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Top Ten Chinese Words in 2011

Top ten Chinese words in 2011

No.1 微博打拐 microblogs combat child-trafficking

During 2011′s Spring Festival, one public event that attracted concern of Chinese netizens is “microblogs combat child-trafficking.” Many celebrities and netizens took and uploaded photos to help parents recognize their missing children. The campaign had attracted many followers and some abducted children have been identified and saved.

No.2 谣盐 salt rumor

In March, Due to radiation fears from the ongoing nuclear crisis in Japan, many Chinese citizens have rushed to buy salt under the belief that it will help fight the effects of radiation due to it’s iodine content. The panic buying not only left supermarkets void of salt, it has also driven up stock prices of companies in the salt industry.

No.3 地沟油 illegal cooking oil

The “illegal cooking oil” is usually made from discarded kitchen waste that has been refined, and  the oil, which contains a highly toxic and carcinogenic substance called “aflatoxin”, can cause cancer.

On Sept. 13, 2011 Chinese police arrested 32 suspects for producing and selling illegal cooking oil in a cross-province crackdown. More than 100 tonnes of such oil, made from leftovers dredged from gutters behind restaurants, were also seized after busting a criminal network spanning 14 provinces.

No.4 高铁 High-speed train/rail

In June 2011, Beijing-Shanghai high-speed railway started to operate, “safety, comfort and environmental protection,” “Top class construction quality in the world” offer us a good prospect.

On 23 July 2011, around 40 people died and 191 were injured in a train accident on a high-speed line raising doubts about China’s high speed system safety. Following the deadly crash, China plans to suspend new railway project approvals and launch safety checks on existing equipment.

No.5 校车安全 School bus safety

A primary school bus overturned and fell into a ditch Nov 16 afternoon in east China’s Jiangsu Province, which had 47 students on board. At least 15 students were killed and eight others injured.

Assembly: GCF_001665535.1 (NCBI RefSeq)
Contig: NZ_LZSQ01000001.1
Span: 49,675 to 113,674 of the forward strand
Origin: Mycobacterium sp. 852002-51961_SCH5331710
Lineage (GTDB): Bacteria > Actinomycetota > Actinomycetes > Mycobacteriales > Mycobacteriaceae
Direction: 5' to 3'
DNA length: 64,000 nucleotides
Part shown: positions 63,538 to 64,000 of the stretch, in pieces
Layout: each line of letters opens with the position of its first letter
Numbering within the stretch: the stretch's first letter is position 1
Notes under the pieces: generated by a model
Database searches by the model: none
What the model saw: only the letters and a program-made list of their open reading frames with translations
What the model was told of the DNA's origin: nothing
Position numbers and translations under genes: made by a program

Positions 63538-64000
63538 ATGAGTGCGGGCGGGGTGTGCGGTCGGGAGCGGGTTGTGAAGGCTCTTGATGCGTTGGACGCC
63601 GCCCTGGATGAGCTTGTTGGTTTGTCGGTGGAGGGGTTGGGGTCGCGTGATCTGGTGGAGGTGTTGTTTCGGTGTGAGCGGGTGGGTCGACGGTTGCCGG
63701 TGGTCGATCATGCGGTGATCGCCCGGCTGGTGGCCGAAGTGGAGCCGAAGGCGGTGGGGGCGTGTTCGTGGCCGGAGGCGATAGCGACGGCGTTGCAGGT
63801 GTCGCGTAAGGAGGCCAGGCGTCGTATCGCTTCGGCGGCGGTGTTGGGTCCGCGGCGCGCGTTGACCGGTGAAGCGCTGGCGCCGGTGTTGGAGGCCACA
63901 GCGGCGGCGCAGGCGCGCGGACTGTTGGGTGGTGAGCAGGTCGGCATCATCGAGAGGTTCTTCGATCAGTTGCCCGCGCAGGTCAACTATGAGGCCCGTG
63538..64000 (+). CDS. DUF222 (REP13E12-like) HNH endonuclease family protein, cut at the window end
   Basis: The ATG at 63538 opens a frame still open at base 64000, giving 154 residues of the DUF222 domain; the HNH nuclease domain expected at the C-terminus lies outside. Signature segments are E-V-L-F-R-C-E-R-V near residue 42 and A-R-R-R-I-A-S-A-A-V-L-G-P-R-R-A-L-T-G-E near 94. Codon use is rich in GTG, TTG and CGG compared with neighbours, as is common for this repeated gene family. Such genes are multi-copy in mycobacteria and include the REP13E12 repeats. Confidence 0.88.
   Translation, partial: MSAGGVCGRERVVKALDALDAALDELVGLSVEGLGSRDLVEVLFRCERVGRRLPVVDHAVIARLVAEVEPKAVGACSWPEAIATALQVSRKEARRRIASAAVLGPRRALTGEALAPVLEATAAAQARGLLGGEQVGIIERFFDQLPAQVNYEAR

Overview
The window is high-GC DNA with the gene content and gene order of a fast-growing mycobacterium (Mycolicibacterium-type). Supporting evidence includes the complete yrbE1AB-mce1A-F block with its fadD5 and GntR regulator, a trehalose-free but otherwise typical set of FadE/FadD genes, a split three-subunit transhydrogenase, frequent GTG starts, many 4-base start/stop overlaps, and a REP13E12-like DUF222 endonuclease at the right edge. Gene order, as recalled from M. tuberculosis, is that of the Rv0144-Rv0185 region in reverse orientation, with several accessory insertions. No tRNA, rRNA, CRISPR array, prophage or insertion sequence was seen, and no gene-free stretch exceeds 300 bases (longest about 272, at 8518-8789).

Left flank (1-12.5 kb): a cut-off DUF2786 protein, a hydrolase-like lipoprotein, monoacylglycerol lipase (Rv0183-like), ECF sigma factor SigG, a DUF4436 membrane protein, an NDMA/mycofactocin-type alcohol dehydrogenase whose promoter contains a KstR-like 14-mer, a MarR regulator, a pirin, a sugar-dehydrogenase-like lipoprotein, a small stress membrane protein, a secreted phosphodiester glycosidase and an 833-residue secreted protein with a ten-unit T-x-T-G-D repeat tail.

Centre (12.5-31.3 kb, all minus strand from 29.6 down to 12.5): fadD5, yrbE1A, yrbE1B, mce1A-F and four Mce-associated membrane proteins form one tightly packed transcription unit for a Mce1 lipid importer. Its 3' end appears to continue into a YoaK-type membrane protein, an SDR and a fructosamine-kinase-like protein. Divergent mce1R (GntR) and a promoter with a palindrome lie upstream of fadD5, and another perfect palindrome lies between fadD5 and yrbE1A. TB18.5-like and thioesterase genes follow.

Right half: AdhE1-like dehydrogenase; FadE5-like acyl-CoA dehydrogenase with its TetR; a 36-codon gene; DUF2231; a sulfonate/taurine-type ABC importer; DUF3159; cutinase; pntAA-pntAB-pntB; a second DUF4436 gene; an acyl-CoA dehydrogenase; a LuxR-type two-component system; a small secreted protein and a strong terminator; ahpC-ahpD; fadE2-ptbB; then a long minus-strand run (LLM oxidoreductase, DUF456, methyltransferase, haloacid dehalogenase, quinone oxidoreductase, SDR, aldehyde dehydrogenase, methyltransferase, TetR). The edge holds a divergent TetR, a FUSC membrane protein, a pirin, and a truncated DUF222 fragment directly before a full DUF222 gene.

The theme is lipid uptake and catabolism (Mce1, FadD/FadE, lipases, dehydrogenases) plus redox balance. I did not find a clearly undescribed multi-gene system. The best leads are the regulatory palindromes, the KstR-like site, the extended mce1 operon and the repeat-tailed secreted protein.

Premier Wen Jiabao asked the Legal Affairs Office of the State Council on Nov. 27 to draft a statute on school bus safety. We still have a long way to go.

No.6 限 limit

Although the word “limit” is only one character in Chinese, it contains many things. We limit the amount of mortgages, the price of houses, control the traffic based on the last digit on a license plate, restrict broadcasting, entertainment on TV, …

The world “limit” is across the whole year.

No.7 控 control

Control, from the Japanese “コ ン (kon)”, taking complex (complex) of the head of the sound, saying something extreme like some people like.

In 2011, there is a hot word known by any net user – “control.” A series of “XX control” reflects that “control” has become a living state.  People add “control” after the things they like, such as Lolicon, uncle control, microblogging control, etc.

No.8 可入肺颗粒物 PM2.5

Few Chinese know what PM2.5 before the year 2011 and the government refused to disclose the index, which arouse controversy in the county. Recently the Chinese government has released a four-step schedule to monitor the PM2.5 pollution indicator in the next five years, the minister of environmental protection announced.

PM 2.5 refers to the fine airborne particles below 2.5 micrometers that are considered extremely hazardous to people’s health as they go deeper into the lungs than the larger particles that exist in the air.

No.9 伤不起 too delicate to bear a blow

Shang bu qi means “can’t afford to be injured.” Shang bu qi became a popular expression after it appeared in an online post early this year, and experts on the team that conducted the survey said the phrase encapsulated the people’s worries “despite material conditions having improved.”

It showed the “scars of society” as people became more “sensitive” to social injustice, government abuse, and fatal accidents.

No.10 Hold 住

Xie, a student at the Drama Department of Taiwan Culture University, achieved overnight fame after her appearance on August 9 on a Taiwan talk show. The program host asked her how she would handle the faux pas of arriving at a Qing Dynasty party dressed in a bikini. Miss Lin answered immediately that she would save the situation by making a headdress out of her bikini bra top and announcing, “Don’t be nervous. It’s under control. I can hold it.”

Since then “hold” has become a catch phrase among netizens, who are clamoring for more.

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